Once upon a time, shortly after our arrival in Prague, a first-time corporate expatriate spouse came over for coffee. Now, on top of being totally new to overseas life, she was really wasn’t the brightest bulb in the box. She certainly was not representative of corporate spouses, either! But she did exemplify a certain point of view, as we shall see.
Anyway, the neighbor in question walked into my kitchen, saw the Peter Pan peanut butter on the counter, and made some pointed remarks to the effect of, she felt it was a bit unfair that we US embassy folks had a small commissary with American goods at our disposal.
I had about had it with this person already, and told her flat-out, “I spent two years in Zambia for that peanut butter. Where have you been posted?”
Of course, my neighbor had just arrived to a brand-spanking new expatriate compound in Prague, which was hardly representative of typical diplomatic life even 15 years ago. But she sure thought she knew everything she needed to know about the Foreign Service after about a week in a suburban house in a safe, relatively modern country. She really was too dumb to know she was ignorant, bless her heart.
When I read A, B, C, D Adventure’s most excellent blog post in which she reports that our new Secretary of State believes that we are recipients of “corporate welfare” I could hardly believe it. Well, actually, I could believe it, but now I’m sure it must be true. Because a mainstream media outlet, Bloomberg News, reports that in addition to keeping the hiring freeze in place, Tillerson is looking to cut the State Department budget by 9%. And we can clearly expect to see more cuts to programs supporting Foreign Service families, because, according to the article,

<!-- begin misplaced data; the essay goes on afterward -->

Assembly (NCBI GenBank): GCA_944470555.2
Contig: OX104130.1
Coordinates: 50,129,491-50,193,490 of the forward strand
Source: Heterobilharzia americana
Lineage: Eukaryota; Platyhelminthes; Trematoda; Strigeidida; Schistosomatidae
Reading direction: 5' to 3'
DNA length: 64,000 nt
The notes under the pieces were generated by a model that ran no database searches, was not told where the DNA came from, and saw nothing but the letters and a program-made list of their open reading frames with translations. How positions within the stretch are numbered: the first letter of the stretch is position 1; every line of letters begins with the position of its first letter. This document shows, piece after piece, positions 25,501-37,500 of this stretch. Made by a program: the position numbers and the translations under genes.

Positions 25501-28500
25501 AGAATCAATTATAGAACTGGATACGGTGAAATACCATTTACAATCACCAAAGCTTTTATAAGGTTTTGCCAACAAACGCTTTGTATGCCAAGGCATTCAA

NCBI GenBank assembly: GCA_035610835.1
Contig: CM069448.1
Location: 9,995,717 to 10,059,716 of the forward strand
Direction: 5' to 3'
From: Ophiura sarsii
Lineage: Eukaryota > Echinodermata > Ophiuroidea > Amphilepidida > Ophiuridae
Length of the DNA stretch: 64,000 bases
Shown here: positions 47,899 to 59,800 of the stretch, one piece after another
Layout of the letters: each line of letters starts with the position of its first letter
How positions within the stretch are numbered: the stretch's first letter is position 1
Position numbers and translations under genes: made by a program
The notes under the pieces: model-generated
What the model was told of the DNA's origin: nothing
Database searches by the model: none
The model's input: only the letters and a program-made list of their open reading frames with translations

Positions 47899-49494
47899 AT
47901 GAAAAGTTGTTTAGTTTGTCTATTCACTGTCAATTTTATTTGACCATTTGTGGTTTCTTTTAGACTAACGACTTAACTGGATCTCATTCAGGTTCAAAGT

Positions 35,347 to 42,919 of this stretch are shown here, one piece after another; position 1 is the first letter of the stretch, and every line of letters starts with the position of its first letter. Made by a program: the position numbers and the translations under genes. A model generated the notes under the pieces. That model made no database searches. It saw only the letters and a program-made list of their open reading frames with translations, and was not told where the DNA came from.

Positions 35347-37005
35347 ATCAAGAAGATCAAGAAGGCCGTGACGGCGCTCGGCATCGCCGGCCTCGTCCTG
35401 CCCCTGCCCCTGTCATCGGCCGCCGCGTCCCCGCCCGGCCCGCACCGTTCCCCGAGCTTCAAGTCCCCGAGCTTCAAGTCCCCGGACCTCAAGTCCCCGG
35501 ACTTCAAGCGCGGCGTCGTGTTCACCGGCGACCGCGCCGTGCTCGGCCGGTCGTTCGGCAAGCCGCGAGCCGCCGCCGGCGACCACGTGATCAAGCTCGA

Tillerson was taken aback when he arrived on the job to see how much money the State Department was spending on housing and schooling for the families of diplomats living overseas, according to one person familiar with his thinking.
I have to say, I’m pretty familiar with that way of thinking already. I’ve encountered plenty of “experts” on Foreign Service life in my time. Some are experts after a couple of years living in Europe. Others are experts because they once studied abroad for a semester in London or Paris. Still others are experts without ever leaving their couches. Lots of people are experts because they work on Capitol Hill designing awesome legislation like the Fly America Act.
Mr. Tillerson, I’m on my way out after nearly thirty years as a Foreign Service
welfare queen family member. Quite frankly, I’m too tired to be educating “experts” on the details of what it takes to keep diplomats posted overseas. I’ll leave that to those who still have a damn to give.
But I went to Zambia for that peanut butter. Bless your heart.